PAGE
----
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  • Stephanie Phillips

5 books that will heal your heart and soul

Often, as a herbalist, you get asked questions that start with “What plant is good for... [Insert any ailment from broken bones to broken hearts]?”.

What I have been thinking about lately, is how healing books can be. Especially when it comes to the unsettling, and hard to label existential discomforts we sometimes pass through. So I thought I’d attempt to create a mini biblio-apothecary that people could turn to as a complementary act of self love, growth and healing.

Ailment: An unshakeable sense of loneliness

Cure: Braiding Sweetgrass by Robin Wall Kimmerer

This book is like wisdom being showered down on you. Every chapter transports you into new levels of awe and wonder. It is deeply humbling to be reminded that as humans we were last to arrive on this planet and have much to learn from plants and animals. Kimmerer writes in a poetry that will speak directly to your heart and fill it with meaning and connection to the world around you.

Braiding Sweegrass by Robin Wall Kimmerer

“Sometimes I wish I could photosynthesize, so that just by being, just by shimmering at the meadow’s edge or floating lazily on a pond, I could be doing the work of the world while being standing silent in the sun. The shadowy hemlocks and the waving grasses are spinning out sugar molecules and passing them onto hungry mouths and mandibles all the while watching the light dance on the water”

Ailment: A feeling that you are lost and have no idea how to get onto your true life path

Cure: The great work of your life by Stephen Cope

Cope layers biographical stories between the lessons offered by what might be the greatest teaching story of all: the Bhagavad Gita, in which Krishna teaches Arjuna about finding and manifesting your life's divine purpose, or dharma. Cope, while examining the life struggles faced by such visionaries as Jane Goodall, Harriet Tubman, and Mohandas Gandhi, encourages readers to reject the modern idea that 'we can be anyone we want to be' and instead to discover and fully pursue their inner self's calling.

“How we spend our days,” says author Annie Dillard, “is, of course, how we spend our lives.” Once the mature Susan B. Anthony had fully organized her life around her dharma, she declared, as I have said, “Failure is impossible.” She had grasped the central principle: As long as you are living your dharma fully—unified!—you cannot fail. Indeed, you have already succeeded.”

Ailment: A painful existential feeling that your life is meaningless

Cure: The top ten things dead people want to tell you by Mike Dooley

Yes, I know this is a weird title but no, the book is not actually about mediums or dead people talking. MIke Dooley is a spiritual teacher who coined the idea that “thoughts become things” and created a lovely little email called Notes from the Universe which you can sign up to for daily doses of encouragement and perspective. This book will offer you some fresh perspective on how to get clear on what you want.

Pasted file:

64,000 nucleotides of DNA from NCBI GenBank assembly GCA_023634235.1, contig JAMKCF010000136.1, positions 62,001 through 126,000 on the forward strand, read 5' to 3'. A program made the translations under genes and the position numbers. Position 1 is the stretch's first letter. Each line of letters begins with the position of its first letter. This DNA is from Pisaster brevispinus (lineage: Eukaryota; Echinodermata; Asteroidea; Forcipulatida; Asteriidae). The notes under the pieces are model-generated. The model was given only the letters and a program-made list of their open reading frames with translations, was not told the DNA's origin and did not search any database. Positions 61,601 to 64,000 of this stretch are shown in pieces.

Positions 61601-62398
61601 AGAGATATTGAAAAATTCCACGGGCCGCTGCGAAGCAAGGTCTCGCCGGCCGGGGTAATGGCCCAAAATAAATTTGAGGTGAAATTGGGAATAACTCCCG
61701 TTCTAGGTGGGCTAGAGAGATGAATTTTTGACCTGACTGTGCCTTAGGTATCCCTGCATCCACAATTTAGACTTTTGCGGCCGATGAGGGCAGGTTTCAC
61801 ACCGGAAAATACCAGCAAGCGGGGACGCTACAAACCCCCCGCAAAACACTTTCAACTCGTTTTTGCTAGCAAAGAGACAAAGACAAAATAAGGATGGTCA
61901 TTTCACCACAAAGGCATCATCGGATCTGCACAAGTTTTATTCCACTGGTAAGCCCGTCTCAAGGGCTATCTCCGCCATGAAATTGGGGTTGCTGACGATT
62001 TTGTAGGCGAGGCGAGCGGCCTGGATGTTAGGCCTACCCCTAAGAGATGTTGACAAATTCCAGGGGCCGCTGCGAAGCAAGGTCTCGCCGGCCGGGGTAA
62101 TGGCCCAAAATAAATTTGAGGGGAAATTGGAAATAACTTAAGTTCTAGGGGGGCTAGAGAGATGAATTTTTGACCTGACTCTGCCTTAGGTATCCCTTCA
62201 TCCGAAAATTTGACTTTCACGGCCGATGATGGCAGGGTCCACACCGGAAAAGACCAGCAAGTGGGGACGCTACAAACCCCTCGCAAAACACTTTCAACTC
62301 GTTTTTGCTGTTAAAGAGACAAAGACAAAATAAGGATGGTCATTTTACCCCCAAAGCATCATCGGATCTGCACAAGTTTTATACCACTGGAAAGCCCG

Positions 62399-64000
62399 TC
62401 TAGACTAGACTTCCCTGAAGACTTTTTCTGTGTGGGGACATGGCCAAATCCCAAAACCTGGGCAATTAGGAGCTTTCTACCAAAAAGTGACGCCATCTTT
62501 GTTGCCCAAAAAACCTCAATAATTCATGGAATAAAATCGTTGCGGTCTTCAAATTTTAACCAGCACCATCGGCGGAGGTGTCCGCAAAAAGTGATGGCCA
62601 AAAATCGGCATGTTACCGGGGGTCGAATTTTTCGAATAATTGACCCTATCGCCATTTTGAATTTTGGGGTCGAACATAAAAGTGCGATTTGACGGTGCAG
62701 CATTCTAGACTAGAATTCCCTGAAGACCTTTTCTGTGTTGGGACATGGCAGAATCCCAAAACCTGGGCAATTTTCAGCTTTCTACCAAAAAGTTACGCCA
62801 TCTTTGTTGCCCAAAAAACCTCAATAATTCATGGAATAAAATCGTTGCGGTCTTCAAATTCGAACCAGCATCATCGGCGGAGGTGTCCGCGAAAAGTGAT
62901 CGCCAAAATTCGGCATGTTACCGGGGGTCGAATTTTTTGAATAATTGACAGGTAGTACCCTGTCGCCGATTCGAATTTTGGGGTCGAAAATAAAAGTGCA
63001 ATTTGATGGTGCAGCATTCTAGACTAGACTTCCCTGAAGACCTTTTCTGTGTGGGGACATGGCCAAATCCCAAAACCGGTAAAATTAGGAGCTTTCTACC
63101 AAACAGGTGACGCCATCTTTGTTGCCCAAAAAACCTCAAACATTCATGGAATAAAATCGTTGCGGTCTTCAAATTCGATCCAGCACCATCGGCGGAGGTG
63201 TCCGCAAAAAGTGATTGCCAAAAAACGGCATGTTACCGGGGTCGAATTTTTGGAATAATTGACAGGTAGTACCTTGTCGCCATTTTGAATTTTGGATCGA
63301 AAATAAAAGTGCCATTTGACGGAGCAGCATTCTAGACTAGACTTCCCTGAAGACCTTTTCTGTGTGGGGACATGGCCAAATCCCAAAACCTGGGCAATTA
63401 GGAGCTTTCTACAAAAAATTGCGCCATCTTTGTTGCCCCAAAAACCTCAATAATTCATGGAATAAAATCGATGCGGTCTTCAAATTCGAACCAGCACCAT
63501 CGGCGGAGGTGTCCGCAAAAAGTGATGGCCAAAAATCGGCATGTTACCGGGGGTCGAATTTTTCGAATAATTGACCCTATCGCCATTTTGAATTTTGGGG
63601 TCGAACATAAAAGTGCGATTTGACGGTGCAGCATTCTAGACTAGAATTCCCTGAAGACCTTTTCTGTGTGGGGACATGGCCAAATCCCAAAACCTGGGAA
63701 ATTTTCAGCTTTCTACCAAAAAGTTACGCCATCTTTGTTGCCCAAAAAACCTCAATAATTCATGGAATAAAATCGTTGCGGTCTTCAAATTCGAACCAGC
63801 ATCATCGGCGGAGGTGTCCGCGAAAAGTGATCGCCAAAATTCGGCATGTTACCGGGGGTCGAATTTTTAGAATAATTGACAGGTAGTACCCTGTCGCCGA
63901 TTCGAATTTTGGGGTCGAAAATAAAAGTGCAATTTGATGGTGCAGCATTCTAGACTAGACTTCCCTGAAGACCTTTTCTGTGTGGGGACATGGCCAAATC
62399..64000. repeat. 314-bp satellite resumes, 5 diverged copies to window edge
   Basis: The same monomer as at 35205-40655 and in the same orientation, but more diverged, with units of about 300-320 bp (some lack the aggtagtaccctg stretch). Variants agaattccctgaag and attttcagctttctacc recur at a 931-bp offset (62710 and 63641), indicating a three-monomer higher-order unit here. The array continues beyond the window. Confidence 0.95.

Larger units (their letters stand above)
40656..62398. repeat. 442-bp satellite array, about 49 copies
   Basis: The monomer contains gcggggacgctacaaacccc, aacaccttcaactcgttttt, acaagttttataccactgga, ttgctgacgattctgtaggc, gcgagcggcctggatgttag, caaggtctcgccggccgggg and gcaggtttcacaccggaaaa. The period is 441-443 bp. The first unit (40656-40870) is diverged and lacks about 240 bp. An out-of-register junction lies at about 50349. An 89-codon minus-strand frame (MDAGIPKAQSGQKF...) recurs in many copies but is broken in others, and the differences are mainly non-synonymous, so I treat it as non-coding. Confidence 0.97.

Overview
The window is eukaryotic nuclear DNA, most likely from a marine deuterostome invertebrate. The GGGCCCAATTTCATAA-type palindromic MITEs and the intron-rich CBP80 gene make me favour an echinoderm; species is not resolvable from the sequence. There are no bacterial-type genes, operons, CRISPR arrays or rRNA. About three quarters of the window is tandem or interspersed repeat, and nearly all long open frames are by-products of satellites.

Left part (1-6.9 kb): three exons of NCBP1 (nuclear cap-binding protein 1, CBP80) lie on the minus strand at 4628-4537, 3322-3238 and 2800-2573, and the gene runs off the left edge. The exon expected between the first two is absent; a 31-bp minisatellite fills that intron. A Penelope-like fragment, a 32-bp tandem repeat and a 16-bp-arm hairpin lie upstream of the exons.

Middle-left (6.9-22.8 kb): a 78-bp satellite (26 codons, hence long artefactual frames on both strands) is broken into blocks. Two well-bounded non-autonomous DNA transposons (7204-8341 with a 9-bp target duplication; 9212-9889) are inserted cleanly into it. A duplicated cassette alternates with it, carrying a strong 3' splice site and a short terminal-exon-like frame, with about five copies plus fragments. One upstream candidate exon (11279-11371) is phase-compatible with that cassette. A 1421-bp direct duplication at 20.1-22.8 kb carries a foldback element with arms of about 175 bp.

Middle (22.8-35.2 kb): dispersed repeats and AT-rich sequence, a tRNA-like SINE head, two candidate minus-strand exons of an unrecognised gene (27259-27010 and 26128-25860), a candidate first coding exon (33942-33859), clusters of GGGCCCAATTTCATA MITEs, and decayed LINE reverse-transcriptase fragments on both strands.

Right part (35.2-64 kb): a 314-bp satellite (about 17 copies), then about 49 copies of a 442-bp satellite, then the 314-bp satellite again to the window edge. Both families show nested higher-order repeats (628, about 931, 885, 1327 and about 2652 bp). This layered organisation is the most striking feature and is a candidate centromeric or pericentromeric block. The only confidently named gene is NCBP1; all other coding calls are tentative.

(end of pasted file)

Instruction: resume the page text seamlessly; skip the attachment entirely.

The Top Ten Things Dead People want to Tell You

“You are not meant to bear that which you find unpleasant; you are meant to change it.”

“Nothing frees you like the truth, and nothing holds you back more than not knowing it. Knowledge is power; it heals what hurts, fills what’s empty, clears what’s confused, lightens what’s heavy, brings friends together, turns dust to gold, and raises the sun. A man or a woman tuned in and turned on to truth becomes an unstoppable”

Ailment: Adulting is sucking the life out of you

Cure: The Tao of Pooh by Benjamin Hoff

Sometimes we need a break from the Tim Ferris and Tony Robbins flavor of spiritual discipline and just need someone to break down some life lessons for us in a digestible way that doesn’t take itself so seriously.

“The main problem with this great obsession for saving time is very simple: you can't save time. You can only spend it. But you can spend it wisely or foolishly.”

“The honey doesn't taste so good once it is being eaten; the goal doesn't mean so much once it is reached; the reward is no so rewarding once it has been given. If we add up all the rewards in our lives, we won't have very much. But if we add up the spaces *between* the rewards, we'll come up with quite a bit. And if we add up the rewards *and* the spaces, then we'll have everything - every minute of the time that we spent.”

Ailment: Fear of Failure, Imposture Syndrome and paralyzing FOMO

Cure: Radical Acceptance by Tara Brach

Tara distills Buddhist teachings down into such practical advice peppered with humor and self-deprecation. If you don’t fancy reading a whole book, tune into her podcast. Make it a habit and you will start to feel the benefits in no time.

“We are uncomfortable because everything in our life keeps changing -- our inner moods, our bodies, our work, the people we love, the world we live in. We can't hold on to anything -- a beautiful sunset, a sweet taste, an intimate moment with a lover, our very existence as the body/mind we call self -- because all things come and go. Lacking any permanent satisfaction, we continuously need another injection of fuel, stimulation, reassurance from loved ones, medicine, exercise, and meditation. We are continually driven to become something more, to experience something else.”

“Imperfection is not our personal problem - it is a natural part of existing.”

I would love to hear about the books that healed your soul, gave you healthy perspective, or helped you through a tough time of transition. Please get in touch:

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